I didn’t. I can never thank him enough.
I share these memories to help ease the worry that comes with being a first-gen student.
We already know you have what it takes to succeed in college. We want to help you. We want to inspire you. And we want to see you soar.
Take the story of Krystal Gallegos, a USC sophomore majoring in International Relations. She grew up in a part of Santa Ana where the median income hovered at the poverty line.
Life dealt Krystal an early blow when she lost her father to cancer at age nine. Her mother became her rock. Inspired by her mother’s “never quit” mantra, Krystal put everything into her schoolwork. It led to a scholarship to Sage Hill in Newport Beach, one of the finest college prep programs in California.
Her mom didn’t drive, but the school had a shuttle.
“I had to wake up at 6 a.m. every morning,” Krystal says. “And there was code-switching. I had to adapt.”
What that meant was this: Krystal, who grew up speaking English and Spanish at home, downplayed her Mexican-American heritage with her classmates. It helped ease the stress of a new school.
Things went well at first, but then her world fell apart again. Her mother became sick and was hospitalized. Doctors said she had diabetes and a blood infection.
Krystal didn’t think twice. She became her mother’s caregiver, which includes giving insulin injections, even though Krystal’s hands shook the first few times.
In applying to USC, she wrote this: “The challenges I’ve faced… have made me a driven individual, who cares for the well-being of others and wants to make a positive impact.”
Today she is a Fisher Fellow, and she is here with us, paying it forward by being a mentor to other first-gen students. And there is no more code-switching.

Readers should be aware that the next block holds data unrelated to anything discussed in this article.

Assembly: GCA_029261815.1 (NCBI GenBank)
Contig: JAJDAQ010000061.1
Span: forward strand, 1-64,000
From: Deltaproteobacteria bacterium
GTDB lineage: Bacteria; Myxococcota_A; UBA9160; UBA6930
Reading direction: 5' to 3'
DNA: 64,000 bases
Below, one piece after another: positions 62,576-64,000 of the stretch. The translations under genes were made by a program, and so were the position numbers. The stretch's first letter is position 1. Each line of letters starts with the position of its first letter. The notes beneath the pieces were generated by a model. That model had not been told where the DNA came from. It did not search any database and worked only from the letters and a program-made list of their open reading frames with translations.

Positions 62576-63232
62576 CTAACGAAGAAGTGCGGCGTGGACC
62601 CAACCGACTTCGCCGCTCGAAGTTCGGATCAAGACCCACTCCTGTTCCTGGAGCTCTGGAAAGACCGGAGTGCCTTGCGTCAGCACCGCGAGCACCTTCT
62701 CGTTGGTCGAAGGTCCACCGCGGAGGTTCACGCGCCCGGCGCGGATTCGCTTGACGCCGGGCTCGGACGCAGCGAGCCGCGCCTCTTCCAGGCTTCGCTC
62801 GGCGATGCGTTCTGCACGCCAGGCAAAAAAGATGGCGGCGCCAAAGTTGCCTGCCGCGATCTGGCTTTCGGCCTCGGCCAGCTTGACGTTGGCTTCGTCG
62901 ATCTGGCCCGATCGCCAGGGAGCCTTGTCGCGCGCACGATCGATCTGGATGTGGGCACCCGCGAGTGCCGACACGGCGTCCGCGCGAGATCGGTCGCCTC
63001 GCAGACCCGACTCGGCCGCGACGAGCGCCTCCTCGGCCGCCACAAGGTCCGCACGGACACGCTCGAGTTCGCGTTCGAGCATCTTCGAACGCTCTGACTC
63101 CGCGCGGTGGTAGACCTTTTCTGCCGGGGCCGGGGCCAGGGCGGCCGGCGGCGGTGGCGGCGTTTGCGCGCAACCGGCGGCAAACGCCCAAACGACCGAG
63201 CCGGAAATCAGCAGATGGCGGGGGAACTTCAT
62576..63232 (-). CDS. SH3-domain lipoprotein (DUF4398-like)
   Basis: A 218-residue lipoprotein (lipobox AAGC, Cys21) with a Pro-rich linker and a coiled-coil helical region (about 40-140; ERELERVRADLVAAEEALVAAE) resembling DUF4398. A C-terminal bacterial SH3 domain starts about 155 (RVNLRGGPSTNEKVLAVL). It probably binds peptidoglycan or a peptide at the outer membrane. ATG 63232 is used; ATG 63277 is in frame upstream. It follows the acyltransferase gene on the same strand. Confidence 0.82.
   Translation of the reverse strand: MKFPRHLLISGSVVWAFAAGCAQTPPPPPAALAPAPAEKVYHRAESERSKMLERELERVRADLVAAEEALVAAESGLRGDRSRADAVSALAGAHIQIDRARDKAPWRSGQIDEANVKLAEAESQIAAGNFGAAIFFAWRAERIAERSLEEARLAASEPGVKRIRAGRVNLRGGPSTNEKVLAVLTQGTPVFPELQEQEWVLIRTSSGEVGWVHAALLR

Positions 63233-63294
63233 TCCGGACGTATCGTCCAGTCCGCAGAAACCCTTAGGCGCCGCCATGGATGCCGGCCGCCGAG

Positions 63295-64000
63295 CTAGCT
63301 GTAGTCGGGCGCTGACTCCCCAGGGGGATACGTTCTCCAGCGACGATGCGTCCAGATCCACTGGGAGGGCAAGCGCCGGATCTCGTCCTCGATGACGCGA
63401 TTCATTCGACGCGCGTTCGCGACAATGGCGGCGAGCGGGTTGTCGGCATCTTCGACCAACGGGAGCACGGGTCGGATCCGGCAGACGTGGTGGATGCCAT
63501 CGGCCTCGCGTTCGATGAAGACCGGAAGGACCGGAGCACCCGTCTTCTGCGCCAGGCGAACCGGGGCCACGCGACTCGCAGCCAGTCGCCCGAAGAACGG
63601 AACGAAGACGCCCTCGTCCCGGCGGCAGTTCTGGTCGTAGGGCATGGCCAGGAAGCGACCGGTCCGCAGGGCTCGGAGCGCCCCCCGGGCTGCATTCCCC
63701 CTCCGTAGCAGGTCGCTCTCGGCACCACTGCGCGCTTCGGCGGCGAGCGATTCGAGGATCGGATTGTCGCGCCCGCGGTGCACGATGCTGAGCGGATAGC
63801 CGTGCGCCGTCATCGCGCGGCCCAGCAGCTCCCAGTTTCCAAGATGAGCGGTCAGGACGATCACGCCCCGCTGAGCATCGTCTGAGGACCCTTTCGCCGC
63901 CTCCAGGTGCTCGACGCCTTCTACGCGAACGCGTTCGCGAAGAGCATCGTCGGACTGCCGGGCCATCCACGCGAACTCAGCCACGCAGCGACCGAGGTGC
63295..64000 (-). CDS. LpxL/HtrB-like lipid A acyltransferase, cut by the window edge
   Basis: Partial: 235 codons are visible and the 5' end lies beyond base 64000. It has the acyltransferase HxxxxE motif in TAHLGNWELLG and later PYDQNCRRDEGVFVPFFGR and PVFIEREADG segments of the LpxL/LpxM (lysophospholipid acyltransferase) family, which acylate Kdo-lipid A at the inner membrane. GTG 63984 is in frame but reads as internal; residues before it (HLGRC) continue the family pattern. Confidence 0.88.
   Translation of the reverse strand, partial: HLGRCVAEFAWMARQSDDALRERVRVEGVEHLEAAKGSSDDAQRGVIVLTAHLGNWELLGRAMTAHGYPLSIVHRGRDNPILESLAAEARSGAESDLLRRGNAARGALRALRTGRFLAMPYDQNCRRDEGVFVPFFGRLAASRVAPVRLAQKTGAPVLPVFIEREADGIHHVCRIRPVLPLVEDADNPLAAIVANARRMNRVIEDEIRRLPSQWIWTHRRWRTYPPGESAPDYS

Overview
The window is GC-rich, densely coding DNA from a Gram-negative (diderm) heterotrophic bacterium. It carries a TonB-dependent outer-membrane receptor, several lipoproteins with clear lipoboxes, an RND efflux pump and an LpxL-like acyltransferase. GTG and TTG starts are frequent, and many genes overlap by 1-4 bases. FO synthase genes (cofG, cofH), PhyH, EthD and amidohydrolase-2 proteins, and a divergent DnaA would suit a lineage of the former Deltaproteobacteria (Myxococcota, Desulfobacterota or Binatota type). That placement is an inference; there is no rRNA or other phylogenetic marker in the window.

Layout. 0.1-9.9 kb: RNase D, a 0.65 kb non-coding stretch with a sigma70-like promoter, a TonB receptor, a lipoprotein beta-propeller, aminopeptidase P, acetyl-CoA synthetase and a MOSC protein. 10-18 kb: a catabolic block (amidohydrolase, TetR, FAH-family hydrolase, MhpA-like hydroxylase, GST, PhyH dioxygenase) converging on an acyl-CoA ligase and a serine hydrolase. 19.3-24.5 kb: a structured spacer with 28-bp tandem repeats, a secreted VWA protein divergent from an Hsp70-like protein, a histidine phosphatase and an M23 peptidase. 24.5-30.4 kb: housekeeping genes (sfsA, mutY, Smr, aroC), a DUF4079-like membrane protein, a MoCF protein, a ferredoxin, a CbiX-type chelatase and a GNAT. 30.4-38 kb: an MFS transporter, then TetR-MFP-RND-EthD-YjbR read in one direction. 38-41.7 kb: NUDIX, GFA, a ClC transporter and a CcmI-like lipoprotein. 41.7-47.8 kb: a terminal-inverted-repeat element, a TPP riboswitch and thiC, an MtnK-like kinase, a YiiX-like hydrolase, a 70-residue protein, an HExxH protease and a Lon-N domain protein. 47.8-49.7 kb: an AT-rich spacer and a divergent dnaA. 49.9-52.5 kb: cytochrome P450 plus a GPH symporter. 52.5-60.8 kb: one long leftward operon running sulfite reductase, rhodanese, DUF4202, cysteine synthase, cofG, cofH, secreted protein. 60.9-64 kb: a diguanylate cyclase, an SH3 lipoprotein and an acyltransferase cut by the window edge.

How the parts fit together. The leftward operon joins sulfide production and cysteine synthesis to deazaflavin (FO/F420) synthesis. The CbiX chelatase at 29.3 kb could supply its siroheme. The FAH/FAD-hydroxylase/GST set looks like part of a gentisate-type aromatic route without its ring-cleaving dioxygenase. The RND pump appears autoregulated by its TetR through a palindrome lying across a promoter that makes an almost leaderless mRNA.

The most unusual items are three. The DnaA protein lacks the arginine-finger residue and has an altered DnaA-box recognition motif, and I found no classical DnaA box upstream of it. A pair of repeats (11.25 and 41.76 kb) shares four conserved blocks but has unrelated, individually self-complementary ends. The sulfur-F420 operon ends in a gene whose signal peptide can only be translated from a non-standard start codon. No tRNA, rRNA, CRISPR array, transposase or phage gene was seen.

In a few weeks, she will lead a USC delegation to Princeton for a conference that focuses on first-gen, lower-income students. She deserves a round of applause.
Of course, Krystal is not alone. USC has nearly 3,600 first-gen undergraduate students, and more than 7,300 at the graduate level. We are so proud of all of them, and all of you.
I know many of you are here from other universities. I know what you’re going through.
Before I close, let me give you some things to remember.
Be proud to be a first-gen. You worked hard to get here.
Be engaged in your campus community. It reaps rewards.
Be inspired by your passion. Make that passion your purpose.
Don’t ever give up.
People often have excuses for why they can’t do, or didn’t do, or why they gave up.
I’ll tell you, when I was that little girl from the Bronx, if someone said, “Wanda, you’re going to be a CEO of a national corporation, and President of USC….”
Are you kidding me? No one would have believed it. Most of all me.
All of us—students, staff, and faculty—want to help you realize your own American Dream. All of us want to watch you rise.
At USC, we always say two words…
And I want to say them to you, because we believe in you.